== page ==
Jessica Jones (Season 1) TV Review

I review a whole season rather than individual episodes, so there is a chance of spoilers. If you haven’t watched the whole season yet, stop reading now!

There is something disconcerting about how little of a superhero show Marvel’s Jessica Jones really is. It isn’t the darker, mature tone, of which Jessica Jones is the most mature of the Marvel Studios output, but more the fact that it doesn’t seem to fit in with anything else they have produced so far. It certainly doesn’t fit with the lighter, colourful movie universe and you definitely wouldn’t expect the Agents of Shield to show up anytime soon. Even Daredevil, which it is directly linked with through location and shared characters, feels different and disconnected, that still being much more about a man in a suit fighting crime.

This isn’t necessarily a bad thing though, it’s just that at times you wonder what Jessica Jones is trying to be. Is it a series about a private eye? Because if it is, then it needs to delve into that more. Is it a series about a disgraced and shamed superhero? Because this isn’t touched upon nearly enough. Is it really about trauma and coping with past events? Because this is developed but at times handled quite badly. At some point, Jessica Jones needed to nail down exactly what it wanted to be about.

The first few episodes struggle for direction

This lack of direction doesn’t hurt it too much but does make it quite a directionless series for the first few episodes. The series benefits from being on Netflix because the first three episodes are aimless, not sure what the tone, setting or direction of the series should be. If this was a weekly series it could lose the attention of less persistent viewers. It seems to want to be a procedural, with Jessica Jones getting fresh investigative cases each week but then they all seem to connect to the over-arching villain which undermines that aim slightly. When the series does decide to focus purely on Jones chasing her enemy, Kilgrave, the series improves but adds extra issues.

Jessica Jones is not the best character in the series at all. In fact, she is quite obnoxious. This isn’t so much down to Krysten Ritter, who plays her very well; gritty, grimy and violent with a huge chip on her shoulder, but more down to the choices she makes and the way she treats people. At times her actions make little sense, not giving a clear idea of who her character is and why she seems to reluctant to just be courteous rather than so dismissive. It is a classic case of mistaking “mean” for cool and at times it doesn’t fit.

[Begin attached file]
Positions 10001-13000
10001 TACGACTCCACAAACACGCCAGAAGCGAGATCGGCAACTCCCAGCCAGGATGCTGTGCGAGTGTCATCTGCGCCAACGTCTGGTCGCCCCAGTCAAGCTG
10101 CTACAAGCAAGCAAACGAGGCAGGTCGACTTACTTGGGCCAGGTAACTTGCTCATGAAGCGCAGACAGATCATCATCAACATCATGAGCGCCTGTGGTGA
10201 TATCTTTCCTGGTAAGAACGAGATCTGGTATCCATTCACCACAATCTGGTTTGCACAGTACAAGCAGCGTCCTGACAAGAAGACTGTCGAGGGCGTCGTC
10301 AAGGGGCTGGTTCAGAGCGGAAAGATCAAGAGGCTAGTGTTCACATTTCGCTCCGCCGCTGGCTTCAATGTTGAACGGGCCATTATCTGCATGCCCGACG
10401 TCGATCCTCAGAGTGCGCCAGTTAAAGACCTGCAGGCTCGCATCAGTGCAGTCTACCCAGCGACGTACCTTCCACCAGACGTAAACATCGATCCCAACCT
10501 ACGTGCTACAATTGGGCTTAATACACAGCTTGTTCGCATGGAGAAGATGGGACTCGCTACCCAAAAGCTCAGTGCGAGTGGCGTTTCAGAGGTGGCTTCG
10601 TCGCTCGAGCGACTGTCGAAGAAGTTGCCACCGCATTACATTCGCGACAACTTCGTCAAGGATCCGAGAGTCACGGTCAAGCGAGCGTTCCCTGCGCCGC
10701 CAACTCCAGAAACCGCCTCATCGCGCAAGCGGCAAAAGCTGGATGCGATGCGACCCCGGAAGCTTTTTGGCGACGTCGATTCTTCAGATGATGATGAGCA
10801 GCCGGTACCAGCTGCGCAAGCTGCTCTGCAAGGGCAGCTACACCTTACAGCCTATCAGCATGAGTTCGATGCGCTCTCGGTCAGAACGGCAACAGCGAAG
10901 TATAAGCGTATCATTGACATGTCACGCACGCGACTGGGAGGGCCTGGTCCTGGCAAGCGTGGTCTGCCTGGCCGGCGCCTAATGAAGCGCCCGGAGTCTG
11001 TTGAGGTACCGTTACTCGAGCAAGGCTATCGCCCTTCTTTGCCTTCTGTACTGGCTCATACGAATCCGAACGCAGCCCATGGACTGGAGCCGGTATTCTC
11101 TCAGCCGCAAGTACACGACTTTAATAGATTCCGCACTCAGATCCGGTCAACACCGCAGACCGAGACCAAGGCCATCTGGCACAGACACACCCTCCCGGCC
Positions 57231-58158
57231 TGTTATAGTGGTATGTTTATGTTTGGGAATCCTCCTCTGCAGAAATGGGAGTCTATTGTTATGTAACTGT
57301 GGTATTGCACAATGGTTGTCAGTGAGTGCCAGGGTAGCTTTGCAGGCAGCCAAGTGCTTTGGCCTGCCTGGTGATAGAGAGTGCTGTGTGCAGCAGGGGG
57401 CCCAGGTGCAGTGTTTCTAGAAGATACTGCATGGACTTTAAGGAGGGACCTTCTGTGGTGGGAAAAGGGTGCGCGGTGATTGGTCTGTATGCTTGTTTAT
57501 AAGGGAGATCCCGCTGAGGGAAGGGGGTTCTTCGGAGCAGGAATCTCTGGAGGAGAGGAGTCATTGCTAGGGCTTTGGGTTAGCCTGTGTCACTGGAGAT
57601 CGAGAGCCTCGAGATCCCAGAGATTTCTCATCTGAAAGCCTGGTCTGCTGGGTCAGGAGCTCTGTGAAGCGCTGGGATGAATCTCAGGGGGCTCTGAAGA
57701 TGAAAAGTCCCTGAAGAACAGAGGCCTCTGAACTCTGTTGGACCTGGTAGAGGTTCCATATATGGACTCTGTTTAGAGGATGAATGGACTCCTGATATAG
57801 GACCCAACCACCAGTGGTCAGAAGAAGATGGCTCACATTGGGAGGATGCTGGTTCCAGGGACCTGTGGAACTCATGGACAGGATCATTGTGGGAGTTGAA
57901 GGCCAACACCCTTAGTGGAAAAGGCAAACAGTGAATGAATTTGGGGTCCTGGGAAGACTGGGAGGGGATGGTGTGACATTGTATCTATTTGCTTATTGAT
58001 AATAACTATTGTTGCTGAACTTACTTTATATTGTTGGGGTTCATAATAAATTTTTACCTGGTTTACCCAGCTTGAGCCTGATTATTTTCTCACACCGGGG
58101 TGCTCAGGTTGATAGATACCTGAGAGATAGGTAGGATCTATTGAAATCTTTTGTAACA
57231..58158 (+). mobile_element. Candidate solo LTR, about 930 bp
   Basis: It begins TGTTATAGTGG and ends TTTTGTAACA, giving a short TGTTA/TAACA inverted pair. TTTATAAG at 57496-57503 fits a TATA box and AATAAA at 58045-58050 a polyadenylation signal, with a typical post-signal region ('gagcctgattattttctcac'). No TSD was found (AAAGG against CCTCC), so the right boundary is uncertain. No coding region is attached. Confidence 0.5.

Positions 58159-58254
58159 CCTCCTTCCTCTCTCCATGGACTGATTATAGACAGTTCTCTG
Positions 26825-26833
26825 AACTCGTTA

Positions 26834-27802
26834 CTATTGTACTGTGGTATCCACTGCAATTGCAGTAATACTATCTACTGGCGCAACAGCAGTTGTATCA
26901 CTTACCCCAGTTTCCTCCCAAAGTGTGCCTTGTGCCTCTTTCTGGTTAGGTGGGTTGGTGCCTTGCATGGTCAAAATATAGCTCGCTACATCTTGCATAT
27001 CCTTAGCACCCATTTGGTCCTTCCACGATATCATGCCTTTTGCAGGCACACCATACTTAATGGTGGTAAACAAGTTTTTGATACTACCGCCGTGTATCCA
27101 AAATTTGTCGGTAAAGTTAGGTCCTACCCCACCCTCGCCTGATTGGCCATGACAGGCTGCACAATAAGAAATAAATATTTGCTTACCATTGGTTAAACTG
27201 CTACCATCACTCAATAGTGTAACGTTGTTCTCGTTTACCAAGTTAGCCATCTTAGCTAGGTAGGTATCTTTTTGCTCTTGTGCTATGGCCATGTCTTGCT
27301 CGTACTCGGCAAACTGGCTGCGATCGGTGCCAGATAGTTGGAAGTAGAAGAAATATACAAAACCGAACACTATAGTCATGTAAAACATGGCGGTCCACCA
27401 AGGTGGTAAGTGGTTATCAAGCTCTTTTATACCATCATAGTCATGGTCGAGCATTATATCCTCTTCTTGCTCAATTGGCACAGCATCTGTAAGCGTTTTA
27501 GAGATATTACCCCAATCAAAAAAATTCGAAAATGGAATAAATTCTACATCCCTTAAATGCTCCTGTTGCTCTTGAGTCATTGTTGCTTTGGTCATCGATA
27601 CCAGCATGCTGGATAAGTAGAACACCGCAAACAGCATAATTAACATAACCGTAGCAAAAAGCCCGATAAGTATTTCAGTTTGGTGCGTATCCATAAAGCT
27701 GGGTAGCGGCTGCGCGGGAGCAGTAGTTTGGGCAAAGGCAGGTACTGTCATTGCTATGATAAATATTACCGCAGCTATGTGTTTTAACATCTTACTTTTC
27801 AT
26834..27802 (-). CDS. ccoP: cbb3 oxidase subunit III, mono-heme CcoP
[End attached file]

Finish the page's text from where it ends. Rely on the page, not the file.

Tennant’s Kilgrave is perfect in a Netflix environment

The show’s saving grace is Kilgrave and the fact that Netflix allows Marvel to tell a very mature, darker story with this character at the center. His powers are suggestion and the fact that his commands must be followed. It makes for a very scary, almost unbeatable villain who uses his abilities in inventive ways. Some of the deaths are gruesome but delightful in their horror and you will watch through parted fingers as you cover your face.

The decision to tease the reveal of the bad guy was a good one, with suggestion, whisper and glances at David Tennant working very effectively until he is finally exposed in his “full glory.” Tennant is perfect here and couldn’t be further away from The Doctor who travels in time and space. It would be great to see this character reach the big screen, taking on Captain America or Iron Man (or all the Avengers, he is at least as charismatic as Loki).

The series feels about three episodes too long

The problem is that the show runs his story into the ground. The show follows the pattern of “captured Kilgrave – lost Kilgrave – captured Kilgrave – lost Kilgrave” and it gets tiresome seeing Jones come so close and then lose out again. It feels like the show could have been three episodes shorter or at least had another villain to occupy the interim episodes.

Not that there isn’t other stories, from Luke Cage’s introduction to the events surrounding Jones’ best friend Trish and her Mother, but these feel like they are setting up something in the future rather than pushing this season on effectively.

The introduction of Luke Cage is a welcome one

Jessica Jones is a welcome addition to the Marvel TV Universe though. When it is good, it is really good, with great action sequences, a decent story and a great villain. Unfortunately there is also a lot that could be ironed out for future seasons too.

Overall, Jessica Jones is not your usual Marvel product and that isn’t a bad thing. It uses it’s graphic, mature tone well, giving a great villain like Kilgrave a good platform. Unfortunately, at times it struggles with what it wants to be and feels directionless. Work to be done but a very good addition to the Universe.

Best Episode – AKA Take a Bloody Number: When you think things are coming to a head with Kilgrave, a great twist shakes things up.

Best performance – David Tennant as Kilgrave

Should there be another season? – Yes, there is plenty of life left in the show if they can give it a clearer direction.

Season Rating – 3.5

(1 – Awful, 2 – Average, 3 – Good, 4 – Great, 5! – Must See)

A welcome addition to the Marvel Universe



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